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College Park Medical Malpractice Lawyer

Most of us look to doctors as honorable, trustworthy, and competent professionals who have our best interests at heart when we seek treatment from them. We view other healthcare providers similarly.

However, each College Park medical malpractice lawyer in our office has witnessed how this isn’t always the case. Physicians, nurses, counselors, and other medical professionals can make mistakes, causing patients to suffer adverse health consequences, including death.

This is where firms like ours, GDH Law, come in. We advocate for victims who have suffered injuries or illnesses, and we want to help you, too.

Let’s sit down and have a conversation about your health before and after a provider’s mistake. Depending on what you share with us, we may decide you have a pursuable civil claim for compensation. Contact our office right away.

What Qualifies as Medical Malpractice in Maryland?

Medical negligence can take on the following forms, including:

  • Misdiagnoses or delayed diagnoses: An incorrect diagnosis may occur because a doctor fails to ask the correct questions or order the correct imaging to make the correct one. Situations like these may result in a patient receiving the wrong treatment or an untimely one, which can cause their condition to deteriorate.
  • Radiologic errors: The physician reading X-rays, CT scans, MRIs, ultrasounds, and other imaging studies must do so correctly, otherwise, a condition may be incorrectly diagnosed or untreated, leading to a decline in a patient’s health.
  • Anesthesia and surgical errors: Most outpatient medical procedures and surgeries are performed under a sedative, and careless calculations of the appropriate doses can cause a patient to have breathing difficulties and other issues. Additionally, instances where surgical instruments are left in patients, the wrong body part is treated, and other avoidable mistakes occur during surgery, which can leave a patient in a worse state than when they initially went into the operating room.
  • Medication errors: A physician may make a mistake when prescribing a drug, such as not checking to see if there may be an interaction with another medication the patient is taking. Additionally, a nurse or pharmacist may administer the wrong drug or the incorrect dosage to a patient.
  • Informed consent issues: Doctors have an obligation to advise patients who are preparing to undergo certain treatments, such as surgeries, of their diagnosis, the benefits and downsides associated with recommended treatment options, as well as alternate options available. This should be done in a way and language that is understandable to the patient. They should also be allowed to ask questions. If a doctor fails to consent a patient and something goes awry while they’re performing a procedure, a patient may be able to sue them for that poor outcome.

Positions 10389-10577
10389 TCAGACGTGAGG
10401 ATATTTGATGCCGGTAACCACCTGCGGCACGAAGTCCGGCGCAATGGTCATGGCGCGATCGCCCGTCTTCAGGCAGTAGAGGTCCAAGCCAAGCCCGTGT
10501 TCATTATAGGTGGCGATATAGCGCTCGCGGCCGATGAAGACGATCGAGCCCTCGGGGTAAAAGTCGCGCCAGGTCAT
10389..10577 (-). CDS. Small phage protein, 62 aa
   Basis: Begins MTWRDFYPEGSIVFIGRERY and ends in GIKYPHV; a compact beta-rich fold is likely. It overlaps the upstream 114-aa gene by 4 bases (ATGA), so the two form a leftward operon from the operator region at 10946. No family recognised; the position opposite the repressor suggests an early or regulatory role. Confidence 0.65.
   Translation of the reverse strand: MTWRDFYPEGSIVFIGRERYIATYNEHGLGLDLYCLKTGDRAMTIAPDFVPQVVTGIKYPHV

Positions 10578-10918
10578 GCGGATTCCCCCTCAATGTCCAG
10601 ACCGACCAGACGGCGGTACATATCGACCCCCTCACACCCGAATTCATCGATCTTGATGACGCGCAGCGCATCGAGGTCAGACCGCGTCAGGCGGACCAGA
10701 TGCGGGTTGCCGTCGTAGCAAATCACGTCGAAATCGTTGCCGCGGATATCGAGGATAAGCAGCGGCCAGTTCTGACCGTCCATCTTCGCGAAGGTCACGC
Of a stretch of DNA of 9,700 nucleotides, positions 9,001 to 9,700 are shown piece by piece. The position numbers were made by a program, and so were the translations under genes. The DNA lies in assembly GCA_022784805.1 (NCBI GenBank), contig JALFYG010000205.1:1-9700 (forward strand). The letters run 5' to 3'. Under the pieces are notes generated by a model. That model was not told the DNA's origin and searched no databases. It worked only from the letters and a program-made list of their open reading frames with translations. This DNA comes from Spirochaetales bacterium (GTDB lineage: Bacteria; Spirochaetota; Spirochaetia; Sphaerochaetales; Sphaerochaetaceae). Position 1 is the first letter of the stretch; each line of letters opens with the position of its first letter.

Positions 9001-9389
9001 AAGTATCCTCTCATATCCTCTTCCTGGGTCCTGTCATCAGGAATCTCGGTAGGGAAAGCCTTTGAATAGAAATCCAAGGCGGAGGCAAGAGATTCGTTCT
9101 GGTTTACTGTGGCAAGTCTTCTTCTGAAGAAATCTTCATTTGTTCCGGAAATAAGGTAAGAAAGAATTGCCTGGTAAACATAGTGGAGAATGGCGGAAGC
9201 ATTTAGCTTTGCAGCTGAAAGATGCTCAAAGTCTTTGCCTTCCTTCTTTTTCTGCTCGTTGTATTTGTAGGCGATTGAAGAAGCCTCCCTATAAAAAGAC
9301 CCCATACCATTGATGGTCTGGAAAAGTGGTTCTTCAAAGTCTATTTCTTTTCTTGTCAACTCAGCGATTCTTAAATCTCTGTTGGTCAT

• Childbirth injuries: Many potential injuries to mom and baby can be greatly minimized with adequate prenatal care and in-hospital monitoring. However, if doctors fail to pay attention to and respond to indicators, serious harm can occur. For example, a deprivation of oxygen can result in Cerebral Palsy, or the fetus getting trapped in the mom’s pelvis, can result in shoulder dystocia.
  • Misreading Pathology: Pathologists are physicians who train, in part, by studying slides of confirmed diagnoses, say of a condition like cancer, versus ones showing non-malignancies (benign) results. A pathologist’s reading of the slide under the microscope can impact the course of treatment a doctor recommends and thus a patient’s prognosis, so when they make a mistake, the consequences can be significant.

The examples of medical malpractice highlighted above are only a few of the many ways doctors and other healthcare providers can make mistakes that have significant long-term implications on a patient’s life.

You owe it to yourself to consult with a College Park medical malpractice lawyer about what happened to you or a family member so that they can determine if negligence played a role in the outcome.

Your attorney may advise you that you have a viable claim if they find that the provider deviated from the typical standard of care in your case. Contact our law firm today to schedule that consultation.